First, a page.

Last weekend I experienced what shame researcher Brene Brown calls a "vulnerability hangover." You know that nightmare of walking in public only to realize you're completely naked in front of others? Yeah, that's what it feels like.
It happened after I posted a ~personal sharing~ about performance anxiety growing up and how I'm pushing past it today. I was in the middle of writing last week's issue, when I thought fuck it, there's something I need to say right now and if I don't say it now I probably never will. I also thought my sharing might inspire or comfort at least one person struggling with the same thing, and this gave me courage to act. So while I don't regret posting, I still burst into tears later recalling my intense childhood fear of being laughed at onstage and the lingering anxiety of being ridiculed by peers behind my back.
If we knew each other from school, you'd know that I wasn't always this comfortable expressing myself. In fact, I had a major blushing problem that popped up in almost ALL my social interactions, or any time I had to do anything remotely brave—reciting in class, asking for what I wanted, or even paying for something at a store. Literally, my inner insecurity was so bad that it would manifest as total redness on my face, neck, and arms.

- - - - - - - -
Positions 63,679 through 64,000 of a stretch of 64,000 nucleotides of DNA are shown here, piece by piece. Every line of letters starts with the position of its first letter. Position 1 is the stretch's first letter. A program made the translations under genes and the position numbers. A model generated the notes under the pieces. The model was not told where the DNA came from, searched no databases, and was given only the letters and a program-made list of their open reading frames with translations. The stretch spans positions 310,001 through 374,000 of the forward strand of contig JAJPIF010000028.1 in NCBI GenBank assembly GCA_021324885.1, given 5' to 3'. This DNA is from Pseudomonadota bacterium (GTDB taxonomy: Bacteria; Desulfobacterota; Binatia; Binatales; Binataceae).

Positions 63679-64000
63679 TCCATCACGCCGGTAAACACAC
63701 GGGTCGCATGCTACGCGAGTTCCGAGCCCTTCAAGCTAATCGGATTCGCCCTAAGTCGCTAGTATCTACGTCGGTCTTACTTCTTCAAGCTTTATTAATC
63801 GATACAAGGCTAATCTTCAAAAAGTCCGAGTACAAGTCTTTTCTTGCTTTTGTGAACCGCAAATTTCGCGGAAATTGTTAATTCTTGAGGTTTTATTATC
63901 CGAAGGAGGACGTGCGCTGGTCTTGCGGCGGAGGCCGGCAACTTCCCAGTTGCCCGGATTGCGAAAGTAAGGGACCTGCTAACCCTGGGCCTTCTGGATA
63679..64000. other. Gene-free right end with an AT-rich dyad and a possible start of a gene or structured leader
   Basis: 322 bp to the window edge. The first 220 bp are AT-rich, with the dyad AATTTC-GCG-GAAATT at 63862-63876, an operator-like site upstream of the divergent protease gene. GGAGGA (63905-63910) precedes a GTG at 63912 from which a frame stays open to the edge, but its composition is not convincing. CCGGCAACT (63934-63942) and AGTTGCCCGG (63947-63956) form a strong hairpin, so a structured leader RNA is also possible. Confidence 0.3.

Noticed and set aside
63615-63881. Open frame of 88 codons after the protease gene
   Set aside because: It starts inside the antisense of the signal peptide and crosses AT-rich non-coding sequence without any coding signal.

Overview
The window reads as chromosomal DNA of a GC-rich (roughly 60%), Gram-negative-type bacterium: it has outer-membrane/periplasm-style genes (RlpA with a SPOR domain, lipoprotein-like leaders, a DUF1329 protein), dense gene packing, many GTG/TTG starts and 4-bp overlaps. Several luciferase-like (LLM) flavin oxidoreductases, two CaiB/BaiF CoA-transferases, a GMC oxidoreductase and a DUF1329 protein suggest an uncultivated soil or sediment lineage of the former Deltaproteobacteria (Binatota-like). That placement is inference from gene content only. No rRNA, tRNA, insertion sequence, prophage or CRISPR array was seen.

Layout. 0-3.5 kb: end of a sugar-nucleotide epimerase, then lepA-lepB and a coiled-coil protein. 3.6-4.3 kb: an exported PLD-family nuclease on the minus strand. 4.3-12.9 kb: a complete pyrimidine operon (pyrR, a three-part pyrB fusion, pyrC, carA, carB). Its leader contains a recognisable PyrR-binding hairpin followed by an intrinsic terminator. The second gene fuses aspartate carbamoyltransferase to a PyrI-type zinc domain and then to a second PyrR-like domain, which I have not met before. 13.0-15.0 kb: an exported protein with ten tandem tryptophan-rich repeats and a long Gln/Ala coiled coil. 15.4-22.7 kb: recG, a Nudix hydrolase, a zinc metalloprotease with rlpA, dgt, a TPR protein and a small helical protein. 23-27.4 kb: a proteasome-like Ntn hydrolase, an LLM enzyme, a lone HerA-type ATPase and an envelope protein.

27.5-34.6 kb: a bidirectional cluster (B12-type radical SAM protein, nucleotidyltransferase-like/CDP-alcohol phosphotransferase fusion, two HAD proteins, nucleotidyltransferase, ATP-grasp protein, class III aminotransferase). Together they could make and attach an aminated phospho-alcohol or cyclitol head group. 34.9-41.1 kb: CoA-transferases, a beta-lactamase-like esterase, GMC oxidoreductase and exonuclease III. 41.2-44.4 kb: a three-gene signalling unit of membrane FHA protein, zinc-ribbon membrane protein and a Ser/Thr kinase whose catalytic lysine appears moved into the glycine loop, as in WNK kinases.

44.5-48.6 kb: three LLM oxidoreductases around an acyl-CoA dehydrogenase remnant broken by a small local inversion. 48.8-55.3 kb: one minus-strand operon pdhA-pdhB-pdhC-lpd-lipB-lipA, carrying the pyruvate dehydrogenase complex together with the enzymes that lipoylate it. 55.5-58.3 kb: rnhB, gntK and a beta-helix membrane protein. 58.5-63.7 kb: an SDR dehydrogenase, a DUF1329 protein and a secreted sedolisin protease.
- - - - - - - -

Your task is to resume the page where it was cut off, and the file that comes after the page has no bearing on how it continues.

Growing out of that debilitating trigger-response pattern was some tough shit, but necessary as hell. While I don't have everything figured out, I've definitely grown because I can now talk to strangers and pay for things without involuntarily turning scarlet. I admit the fear of judgment never entirely goes away, but with tons of practice, I'm now able to share my ideas with the world without immediately spiraling into shame.
When I talked about all this in the video, I felt like a burden was lifted. But I equally wanted to hide my rawness behind armor, an exterior that would protect me from the possible judgment of others. If people saw the real me would they still like me for me? I just felt....vulnerable. Exposed. It wasn't fun to realize I had let something from deep in my past still hold power over me all these years. But as corny as it sounds, saying it out loud felt like I was setting myself free.
In her famous TED talk, Brene describes the vulnerability hangover as "the gut wrenching feeling that happens the moment we decide to get real about who we are, what we want, and how we want to express it." She goes on to define vulnerability as "uncertainty, risk or emotional exposure while equally being the birthplace of love, joy, belonging, courage, empathy, and most of all, creativity."
That's the good news and bad news: it's impossible to live an authentic and truly creative life without embracing the messy bits of ourselves, the parts that don't match neatly into an Instagram feed. To borrow a page from Brene's The Gifts of Imperfection, she writes:
There's a lot to unpack here because living authentically looks wildly different for each person. It's a practice, not a destination. But what we do know is that there are specific "ingredients" that will grow you into it: courage, compassion, and connection. As much I'd love to give you a 12-step formula into practicing vulnerability, it's something only you can choose and define for yourself. Remember, it's your world, but only if you make it so. But what I can tell you is that oftentimes what we make along the way to figuring it out becomes our art.